ETFs, GASZ generated returns of more than 1% year-to-date in the
current turmoil (Read:
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Teucrium Natural Gas Fund (
Launched in February 2011, this fund seeks a new way to play the
natural gas market and reduces the effects of both contango and
backwardation. Unlike UNG, the product spreads out exposure across
multiple points on the curve.
The product invests in futures contracts in the nearest to spot
month for the following four periods - March, April, October, and
November. All four months are weighted equally giving the fund a
balanced exposure across these key delivery dates. These four were
chosen in particular because they give the fund a focus on the key
times in the natural gas season at both the end and beginning of
the heating and cooling seasons.
The fund has so far attracted assets of $3.7 million and trades
in a tiny volume of less than 4,000 shares per day. It is a high
cost choice in the space charging about 1.54% in annual fees.
Despite its advanced features, the ETF declined nearly 10% this
year to date.
iPath Seasonal Natural Gas ETN (
The ETN, initiated in April 2011, seeks to match the performance
of the Barclays Capital Natural Gas Seasonal TR Index. The index
generally comprises single futures contract with the exception of
two contracts during the roll period (expiration).
Unlike many commodity indices, the index offers exposure only to
December contracts. In October of each year, the index closes out
its position in the current year's December contract and rolls into
a natural gas futures contract expiring in December of the next
The product is quite expensive as it charges 75 bps in fees per
year and is illiquid (Read:
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). It trades in paltry volumes of 643 shares on average daily basis
that increases the trading cost in the form of wide bid/ask
spreads. The fund is unpopular and has attracted only $2.4 million
of assets so far in the year. The fund lost about 11% value
ProShares Ultra DJ-UBS Natural Gas Fund (
Investors seeking double exposure in the natural gas market can
find BOIL an intriguing option. This fund seeks to deliver twice
(200%) the daily performance of the Dow Jones-UBS Natural Gas
Understanding Leveraged ETFs
). The index intends to reflect the performance of a rolling
position in natural gas futures contracts traded on NYMEX.
With total assets of $72.7 million, the fund is liquid as it
exchanges about 190,000 shares per day. Launched in October 2011,
the ETF lost about 47% so far in the year and charges 95 bps in
fees per year.
ProShares UltraShort DJ-UBS Natural Gas Fund (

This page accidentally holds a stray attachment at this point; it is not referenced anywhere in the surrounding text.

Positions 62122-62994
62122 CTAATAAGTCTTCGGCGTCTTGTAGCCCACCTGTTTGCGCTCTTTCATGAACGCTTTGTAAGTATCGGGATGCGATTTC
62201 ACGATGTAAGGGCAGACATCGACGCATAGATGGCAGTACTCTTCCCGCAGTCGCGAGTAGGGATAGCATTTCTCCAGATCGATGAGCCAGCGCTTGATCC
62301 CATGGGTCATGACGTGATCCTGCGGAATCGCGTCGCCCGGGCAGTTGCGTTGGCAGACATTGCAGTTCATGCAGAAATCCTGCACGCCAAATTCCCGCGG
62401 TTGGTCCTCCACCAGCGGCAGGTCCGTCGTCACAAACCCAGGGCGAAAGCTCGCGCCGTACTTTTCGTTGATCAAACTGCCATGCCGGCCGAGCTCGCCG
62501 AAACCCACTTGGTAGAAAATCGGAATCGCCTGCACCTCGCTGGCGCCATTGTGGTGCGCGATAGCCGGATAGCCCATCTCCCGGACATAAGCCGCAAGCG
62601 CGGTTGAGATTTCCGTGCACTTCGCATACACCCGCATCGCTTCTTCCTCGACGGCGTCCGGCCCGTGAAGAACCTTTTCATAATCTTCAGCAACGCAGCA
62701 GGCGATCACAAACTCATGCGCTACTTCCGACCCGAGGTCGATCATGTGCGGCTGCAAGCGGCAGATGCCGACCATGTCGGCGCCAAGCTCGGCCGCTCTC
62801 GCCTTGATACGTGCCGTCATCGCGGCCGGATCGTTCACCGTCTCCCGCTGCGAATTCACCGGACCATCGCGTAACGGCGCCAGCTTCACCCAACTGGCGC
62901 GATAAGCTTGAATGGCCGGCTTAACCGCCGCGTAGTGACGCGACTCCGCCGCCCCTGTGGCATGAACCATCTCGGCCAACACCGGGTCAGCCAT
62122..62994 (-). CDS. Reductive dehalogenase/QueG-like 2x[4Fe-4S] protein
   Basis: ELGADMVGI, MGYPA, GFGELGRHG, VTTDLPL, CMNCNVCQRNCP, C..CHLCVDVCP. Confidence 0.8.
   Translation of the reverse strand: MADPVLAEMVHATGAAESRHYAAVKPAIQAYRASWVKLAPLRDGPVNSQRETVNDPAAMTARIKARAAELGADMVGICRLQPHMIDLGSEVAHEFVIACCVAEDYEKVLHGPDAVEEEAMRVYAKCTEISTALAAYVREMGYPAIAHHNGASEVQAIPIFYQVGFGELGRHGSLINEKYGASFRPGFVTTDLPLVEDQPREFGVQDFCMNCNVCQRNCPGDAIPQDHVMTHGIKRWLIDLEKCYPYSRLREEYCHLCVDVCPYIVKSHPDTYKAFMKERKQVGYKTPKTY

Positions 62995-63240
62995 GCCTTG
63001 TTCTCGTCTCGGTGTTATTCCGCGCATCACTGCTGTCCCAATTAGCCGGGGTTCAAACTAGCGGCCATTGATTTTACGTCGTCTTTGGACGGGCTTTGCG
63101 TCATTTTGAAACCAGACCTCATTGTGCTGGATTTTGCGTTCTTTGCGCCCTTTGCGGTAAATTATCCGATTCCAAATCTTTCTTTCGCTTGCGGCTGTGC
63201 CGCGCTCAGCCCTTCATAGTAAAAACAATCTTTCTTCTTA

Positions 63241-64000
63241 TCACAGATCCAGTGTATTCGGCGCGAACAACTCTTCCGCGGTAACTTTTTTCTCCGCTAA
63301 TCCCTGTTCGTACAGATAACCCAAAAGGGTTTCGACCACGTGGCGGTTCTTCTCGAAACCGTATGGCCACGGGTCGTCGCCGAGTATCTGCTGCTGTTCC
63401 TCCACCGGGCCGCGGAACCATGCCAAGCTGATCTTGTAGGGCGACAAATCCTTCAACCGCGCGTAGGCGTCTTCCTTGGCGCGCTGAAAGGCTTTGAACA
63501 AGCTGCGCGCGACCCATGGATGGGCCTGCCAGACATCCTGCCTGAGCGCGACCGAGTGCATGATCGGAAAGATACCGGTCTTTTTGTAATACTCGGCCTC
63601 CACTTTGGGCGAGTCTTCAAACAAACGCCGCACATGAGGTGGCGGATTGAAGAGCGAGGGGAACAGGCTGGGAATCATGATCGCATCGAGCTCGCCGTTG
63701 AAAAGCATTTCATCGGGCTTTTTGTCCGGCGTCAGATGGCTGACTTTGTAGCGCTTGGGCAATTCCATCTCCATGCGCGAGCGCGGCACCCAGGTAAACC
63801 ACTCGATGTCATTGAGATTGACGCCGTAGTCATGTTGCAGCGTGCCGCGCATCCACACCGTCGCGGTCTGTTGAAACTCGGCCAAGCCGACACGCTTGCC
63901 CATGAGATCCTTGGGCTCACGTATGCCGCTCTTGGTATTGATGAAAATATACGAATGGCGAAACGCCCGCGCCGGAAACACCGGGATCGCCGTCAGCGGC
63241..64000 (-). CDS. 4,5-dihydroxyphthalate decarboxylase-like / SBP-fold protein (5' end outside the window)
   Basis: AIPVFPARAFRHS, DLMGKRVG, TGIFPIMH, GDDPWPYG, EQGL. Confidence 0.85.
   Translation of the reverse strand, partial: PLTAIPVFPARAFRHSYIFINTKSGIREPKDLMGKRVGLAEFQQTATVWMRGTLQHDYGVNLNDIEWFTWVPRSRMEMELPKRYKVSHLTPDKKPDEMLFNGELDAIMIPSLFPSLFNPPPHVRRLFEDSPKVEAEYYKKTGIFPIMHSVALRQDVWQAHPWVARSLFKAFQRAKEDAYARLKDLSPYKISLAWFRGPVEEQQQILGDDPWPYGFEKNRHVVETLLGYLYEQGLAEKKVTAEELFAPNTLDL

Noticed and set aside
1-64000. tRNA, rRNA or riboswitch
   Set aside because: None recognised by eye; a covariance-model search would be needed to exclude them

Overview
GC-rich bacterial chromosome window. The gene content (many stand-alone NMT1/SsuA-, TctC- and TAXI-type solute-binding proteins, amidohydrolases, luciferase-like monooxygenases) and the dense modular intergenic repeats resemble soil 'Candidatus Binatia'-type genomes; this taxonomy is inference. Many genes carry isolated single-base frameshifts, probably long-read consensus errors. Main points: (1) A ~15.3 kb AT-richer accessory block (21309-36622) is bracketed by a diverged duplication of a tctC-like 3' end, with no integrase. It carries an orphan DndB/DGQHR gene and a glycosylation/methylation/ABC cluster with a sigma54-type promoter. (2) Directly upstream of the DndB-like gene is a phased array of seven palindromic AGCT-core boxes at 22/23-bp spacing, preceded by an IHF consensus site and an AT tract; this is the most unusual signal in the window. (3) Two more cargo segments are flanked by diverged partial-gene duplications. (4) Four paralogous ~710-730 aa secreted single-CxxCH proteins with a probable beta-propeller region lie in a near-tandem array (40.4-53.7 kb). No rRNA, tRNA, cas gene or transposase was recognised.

Like BOIL, the fund tracks the Dow Jones-UBS Natural Gas
Subindex but provides inverse (opposite) exposure to two times
(200%) the daily performance of the index (Read:
Leveraged and Inverse ETFs: Suitable Only For Short
). The product is less liquid and has about $11.1 million assets
under its management. The ETF delivered returns of about 2% so far
this year while it charges 95 bps in fees annually.
VelocityShares 3x Long Natural Gas ETNs (
This product debuted in the space in February 2012. The ETN
provides long exposure to three times (300%) the daily performance
of the S&P GSCI Natural Gas Index ER, net of fees and expenses.
Thanks to the newness of the product, the fund is less liquid and
attracted only $13.3 million in assets. It lost nearly 23% since
inception and charges a high fee of 1.65% from investors per
VelocityShares 3x Inverse Natural Gas ETN (
Like UGAZ, the ETN tracks the S&P GSCI Natural Gas Index ER
but provides inverse (opposite) exposure to three times (300%) the
daily performance of the index. The product was initiated in
February 2012 and has assets of $5.1 million under its management.
It lost more than 54% value since inception but like UGAZ, offers
the only triple leveraged exposure to the natural gas market.
Equity-Based Natural Gas ETFs
First Trust ISE-Revere Natural Gas Index Fund (
Investors seeking exposure to natural gas equities in the basket
form may find FCG a good play. The ETF seeks to replicate the price
and yield of the ISE-Revere Natural Gas Index, before fees and
expenses. The fund holds about 31 securities in the basket and
comprises companies that derive a substantial share of their
revenues from the exploration and production of natural gas (Read:
Inside The Forgotten Energy ETFs
With AUM of $426 million, the product puts about 37% of assets
in top 10 holdings. Quicksilver Resources (
), Penn Virginia (
) and Comstock Resources (
) are the three key elements that make up for 12% share in the
Initiated in May 2007, the fund is volatile as mid and small cap
account for more than 67% of the assets. Trading in volumes of
555,000, the product seems to be liquid. It is the low cost choice
in the space, charging 60 bps in annual fees. The fund delivered
negative returns of about 13% year-to-date but yields 0.50% in
Direxion Daily Natural Gas Related Bull 3x ETF (
Launched in August 2010, the fund seeks to deliver thrice (300%)
the daily performance of the the ISE-Revere Natural Gas Index. The
ETF has an expense ratio of 0.95% and has net assets of $26.6
million. The product lost 44% so far in the year and yields just
0.3% in annual dividend.
Direxion Daily Natural Gas Related Bear 3x ETF (
Similar to GASL, the ETF tracks the ISE-Revere Natural Gas Index
but provides inverse exposure to three times (300%) the daily
performance of the index. The fund has total assets of $3.6 million
and charges 0.95% in annual fees from investors. The ETF generated
impressive returns of around 9% year-to-date, making it attractive
for play in the bearish market (Read:
Three Defensive ETFs for a Bear Market
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PPO-ULT DJ-U NG (BOIL): ETF Research Reports
VEL-3X INV NG (DGAZ): ETF Research Reports
FT-ISE R NAT GA (FCG): ETF Research Reports
DIR-D NG BL 3X (GASL): ETF Research Reports
DIR-D NG BR 3X (GASX): ETF Research Reports
E-TRC NAT GAS (GASZ): ETF Research Reports
IPATH-DJ-A NGAS (GAZ): ETF Research Reports
TEUCRM-NAT GAS (NAGS): ETF Research Reports
VEL-3X LNG NG (UGAZ): ETF Research Reports
US-NATRL GAS FD (UNG): ETF Research Reports
US-12M NATL GAS (UNL): ETF Research Reports